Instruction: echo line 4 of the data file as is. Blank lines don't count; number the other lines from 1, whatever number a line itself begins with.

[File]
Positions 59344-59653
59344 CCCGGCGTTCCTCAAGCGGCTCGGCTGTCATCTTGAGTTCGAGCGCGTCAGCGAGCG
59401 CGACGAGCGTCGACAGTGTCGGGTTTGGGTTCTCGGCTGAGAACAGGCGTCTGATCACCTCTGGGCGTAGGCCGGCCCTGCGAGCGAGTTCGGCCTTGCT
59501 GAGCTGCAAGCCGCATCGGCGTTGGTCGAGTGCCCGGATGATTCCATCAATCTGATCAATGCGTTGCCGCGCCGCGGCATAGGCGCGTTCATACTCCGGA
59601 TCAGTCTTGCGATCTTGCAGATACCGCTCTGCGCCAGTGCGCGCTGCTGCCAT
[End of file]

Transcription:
59501 GAGCTGCAAGCCGCATCGGCGTTGGTCGAGTGCCCGGATGATTCCATCAATCTGATCAATGCGTTGCCGCGCCGCGGCATAGGCGCGTTCATACTCCGGA